Nov. 7, 1867 – July 4, 1934
A Pioneer of Scienceby Rit Nosotro First Published:: 2003
Who is Marie Curie? Poorly educated, underprivileged, and female, this woman was determined to get an education and succeed in her studies. Overcoming numerous obstacles and criticisms, Marie Curie became a pioneer in the field of science, greatly contributing to the worlds of both Physics and Chemistry as we now know them.
Born to Bronsilawa Boguska and Wladyslaw Sklodowski on November 7th, 1867, in Warsaw, Poland, Marya (or Maria) Sklodowska showed great promise in academics from a young age. However, lack of family finances caused Marya to become a local schoolteacher before the age of 18, merely pursuing a general education. Much of her earnings went toward the schooling of her sister, Bronia, who was studying medicine in Paris; however, Marya hoped that one day she would be able to attend school as well, hopefully with her sister returning the monetary favors. Marya was interested in sciences as well as mathematics; this was largely due to the fact that her father, Wladyslaw, taught both physics and mathematics and peaked her interest in both. Originally raised as a Catholic, she left the church before she turned 20, and after she married, neither she nor her husband practiced any religion.
Marya moved to Paris in 1891 to continue her education in the area of physics and other sciences. Self-taught and tenacious, she easily earned her degree in Physics and went on to receive another degree in Mathematical Sciences. It was in the spring of 1894 that she was introduced to Pierre Curie by a Polish friend of hers. On July 25th of the following year, Marya and Pierre were married and Marya adopted the better known name of Marie Curie. Pierre now joined Marie on her quest for knowledge, working beside her in many experiments and tests.
Marie’s scientific studies began with the research of a phenomenon for which she later coined the word “radioactivity”. Marie worked jointly with Pierre and Henri Becquerel, a French scientist, and in 1903 they shared the Nobel Prize in Physics due to their work with radioactive material and the discovering of its properties. Today radioactivity is used in cancer treatments, molecular biology, modern genetics, as well as the dating of artifacts.
Marie also discovered polonium, which was named after her native land of Poland, and radium in 1898, chemicals which she devoted the rest of her life to studying. Marie discovered how to isolate these elements so that they might be used for useful causes, such as cancer therapy. In addition, she won the Nobel Prize in Chemistry in 1911 for discovering the method used to isolate pure radium. Marie also developed a process called Curietherapy with the help of Pierre, a process that was used to treat malignant tumors at the time.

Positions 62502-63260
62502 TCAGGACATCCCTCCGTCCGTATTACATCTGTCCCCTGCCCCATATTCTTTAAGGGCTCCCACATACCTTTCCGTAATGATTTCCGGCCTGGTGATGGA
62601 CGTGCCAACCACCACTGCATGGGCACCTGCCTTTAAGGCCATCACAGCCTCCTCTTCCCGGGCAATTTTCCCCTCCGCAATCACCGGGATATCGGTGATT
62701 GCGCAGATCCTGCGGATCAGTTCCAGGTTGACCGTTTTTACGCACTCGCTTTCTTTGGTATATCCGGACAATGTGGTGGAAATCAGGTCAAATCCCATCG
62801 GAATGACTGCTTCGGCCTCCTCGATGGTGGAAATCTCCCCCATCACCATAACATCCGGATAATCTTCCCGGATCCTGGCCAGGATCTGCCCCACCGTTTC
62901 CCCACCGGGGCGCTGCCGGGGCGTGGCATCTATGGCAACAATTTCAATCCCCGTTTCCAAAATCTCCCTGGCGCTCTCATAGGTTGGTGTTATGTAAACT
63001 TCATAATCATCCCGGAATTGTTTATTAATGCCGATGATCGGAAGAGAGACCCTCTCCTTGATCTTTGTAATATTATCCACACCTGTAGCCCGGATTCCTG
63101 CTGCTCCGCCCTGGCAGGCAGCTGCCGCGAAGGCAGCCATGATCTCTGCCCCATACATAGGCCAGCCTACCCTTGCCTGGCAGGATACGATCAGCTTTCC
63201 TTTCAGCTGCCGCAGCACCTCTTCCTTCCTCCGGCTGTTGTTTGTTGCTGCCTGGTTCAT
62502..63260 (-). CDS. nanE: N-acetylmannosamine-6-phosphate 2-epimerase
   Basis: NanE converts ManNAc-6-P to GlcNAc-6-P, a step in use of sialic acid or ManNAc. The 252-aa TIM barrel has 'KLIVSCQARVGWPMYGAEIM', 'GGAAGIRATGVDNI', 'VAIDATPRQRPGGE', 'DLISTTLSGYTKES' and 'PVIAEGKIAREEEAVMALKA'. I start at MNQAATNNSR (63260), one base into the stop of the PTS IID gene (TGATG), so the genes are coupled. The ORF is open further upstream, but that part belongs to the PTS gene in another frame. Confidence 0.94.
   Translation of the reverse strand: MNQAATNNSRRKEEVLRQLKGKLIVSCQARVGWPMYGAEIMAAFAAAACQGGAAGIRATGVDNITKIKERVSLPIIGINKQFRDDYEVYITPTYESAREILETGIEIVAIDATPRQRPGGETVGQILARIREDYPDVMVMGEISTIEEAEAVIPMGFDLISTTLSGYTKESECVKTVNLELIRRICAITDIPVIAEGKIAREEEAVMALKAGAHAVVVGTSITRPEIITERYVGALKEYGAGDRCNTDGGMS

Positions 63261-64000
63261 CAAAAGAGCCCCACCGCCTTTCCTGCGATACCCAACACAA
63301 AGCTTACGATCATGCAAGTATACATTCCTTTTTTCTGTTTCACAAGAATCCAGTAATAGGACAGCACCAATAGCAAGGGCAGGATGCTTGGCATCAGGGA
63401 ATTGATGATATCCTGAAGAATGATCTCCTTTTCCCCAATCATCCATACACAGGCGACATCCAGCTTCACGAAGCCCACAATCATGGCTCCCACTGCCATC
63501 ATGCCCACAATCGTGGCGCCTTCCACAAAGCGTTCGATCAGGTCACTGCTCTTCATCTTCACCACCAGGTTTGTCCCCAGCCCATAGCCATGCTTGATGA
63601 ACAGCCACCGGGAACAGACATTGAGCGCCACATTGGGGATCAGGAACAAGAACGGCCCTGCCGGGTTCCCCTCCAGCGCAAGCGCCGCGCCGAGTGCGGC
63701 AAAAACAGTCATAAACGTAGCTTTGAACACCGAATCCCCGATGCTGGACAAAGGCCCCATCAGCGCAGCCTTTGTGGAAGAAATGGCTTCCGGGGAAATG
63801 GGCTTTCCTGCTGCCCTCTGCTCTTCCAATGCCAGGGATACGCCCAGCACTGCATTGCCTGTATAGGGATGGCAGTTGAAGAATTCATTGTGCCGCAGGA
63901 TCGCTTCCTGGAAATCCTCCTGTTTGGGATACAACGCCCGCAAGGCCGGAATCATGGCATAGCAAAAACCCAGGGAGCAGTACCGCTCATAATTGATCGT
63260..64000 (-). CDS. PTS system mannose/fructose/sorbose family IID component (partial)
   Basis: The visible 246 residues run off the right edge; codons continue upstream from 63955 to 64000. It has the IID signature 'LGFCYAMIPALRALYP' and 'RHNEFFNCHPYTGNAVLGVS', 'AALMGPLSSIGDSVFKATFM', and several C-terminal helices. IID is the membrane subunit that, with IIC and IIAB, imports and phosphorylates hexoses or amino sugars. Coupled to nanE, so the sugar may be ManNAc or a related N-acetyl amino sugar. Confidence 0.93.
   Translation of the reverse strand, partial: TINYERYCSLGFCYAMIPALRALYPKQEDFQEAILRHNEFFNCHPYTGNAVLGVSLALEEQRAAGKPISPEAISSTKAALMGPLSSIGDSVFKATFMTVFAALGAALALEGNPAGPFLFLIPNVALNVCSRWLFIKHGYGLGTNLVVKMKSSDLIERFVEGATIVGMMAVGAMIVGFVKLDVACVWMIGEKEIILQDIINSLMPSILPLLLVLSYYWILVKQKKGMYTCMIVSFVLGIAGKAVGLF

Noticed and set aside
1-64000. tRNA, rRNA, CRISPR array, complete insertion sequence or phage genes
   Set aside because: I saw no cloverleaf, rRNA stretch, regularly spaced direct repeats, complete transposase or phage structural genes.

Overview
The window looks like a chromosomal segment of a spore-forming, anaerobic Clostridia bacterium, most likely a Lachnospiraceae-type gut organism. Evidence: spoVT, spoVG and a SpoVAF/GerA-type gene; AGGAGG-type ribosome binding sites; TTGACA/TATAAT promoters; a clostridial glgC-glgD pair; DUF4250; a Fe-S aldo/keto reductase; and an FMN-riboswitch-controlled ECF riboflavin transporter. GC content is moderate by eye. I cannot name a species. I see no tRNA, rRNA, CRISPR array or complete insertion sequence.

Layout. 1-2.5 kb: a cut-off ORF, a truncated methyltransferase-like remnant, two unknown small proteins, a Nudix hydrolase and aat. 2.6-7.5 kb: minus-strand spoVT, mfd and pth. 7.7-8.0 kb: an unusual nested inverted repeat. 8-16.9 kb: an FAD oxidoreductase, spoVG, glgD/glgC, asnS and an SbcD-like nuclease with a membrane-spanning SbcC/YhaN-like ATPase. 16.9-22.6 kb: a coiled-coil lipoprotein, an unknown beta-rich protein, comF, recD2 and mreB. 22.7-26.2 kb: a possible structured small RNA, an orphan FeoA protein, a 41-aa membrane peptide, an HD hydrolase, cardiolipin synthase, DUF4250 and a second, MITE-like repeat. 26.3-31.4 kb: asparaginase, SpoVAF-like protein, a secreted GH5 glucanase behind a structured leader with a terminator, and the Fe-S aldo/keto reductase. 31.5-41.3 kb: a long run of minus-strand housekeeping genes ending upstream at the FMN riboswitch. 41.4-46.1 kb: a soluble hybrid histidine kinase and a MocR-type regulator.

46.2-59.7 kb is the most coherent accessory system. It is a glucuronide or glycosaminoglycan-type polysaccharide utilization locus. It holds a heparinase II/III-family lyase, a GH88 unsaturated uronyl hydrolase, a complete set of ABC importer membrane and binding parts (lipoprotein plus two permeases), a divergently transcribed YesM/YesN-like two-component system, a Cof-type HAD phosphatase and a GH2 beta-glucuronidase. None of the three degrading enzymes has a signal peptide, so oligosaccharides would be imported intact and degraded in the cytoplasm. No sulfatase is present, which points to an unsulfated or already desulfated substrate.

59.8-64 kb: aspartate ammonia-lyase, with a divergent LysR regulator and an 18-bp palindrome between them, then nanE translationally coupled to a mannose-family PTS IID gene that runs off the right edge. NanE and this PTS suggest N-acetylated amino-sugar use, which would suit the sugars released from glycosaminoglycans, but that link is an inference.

In 1906 Pierre Curie was killed when he was run over by a car. His body, weakened by the effects of overexposure to radiation, simply could not fight to stay alive. Marie Curie then took his place as Professor of General Physics in the Faculty of Sciences in Paris.
When World War I broke out, Marie Curie thought it wise to have plenty of X-ray machines on hand to help the doctors better locate bullets and shrapnel in the injured soldiers. Undaunted by the fact that there was previously no easy way to accomplish this task, Marie created special X-ray vans. Another problem arose when sufficient operators could not be found; so Marie Curie trained 150 women to do the job.
Marie Curie died on July 4th, 1934, from leukemia, brought on from massive overexposure to radioactive elements. Almost blind with her fingers burnt and worn from radium, Marie Curie died from exhaustion and complications which stemmed from her life work.
Marie’s life was riddled with “firsts”. She was the first one to use the term “radioactivity”. She was the first woman in all of Europe to receive her Doctorate of Science. At Sorbonne University in Paris, Marie Curie was the first woman lecturer, professor, and Head of laboratory. She was the first woman to receive a Nobel Prize in Physics and the first person, man or woman, to win two Nobel Prizes. She was the first woman with a Nobel Prize to have a daughter also receive a Nobel Prize; her daughter, Irene, won a Nobel Prize in Chemistry in 1935. She was also the first and only woman to be laid to rest in the pantheon specifically for her own discoveries. Throughout her life, Marie Curie also earned 15 gold medals, 19 degrees, and various other honors.
The contributions that Marie Curie made to science are immense. With her help, doctors have been able to treat cancer, manipulate nuclear energy, create atomic bombs, and numerous other achievements have stemmed from her work. Giving of her time, energy and, ultimately, her life, Marie Curie’s work continues through scientists around the world as they build upon her foundation to discover more in the areas of science and mathematics.
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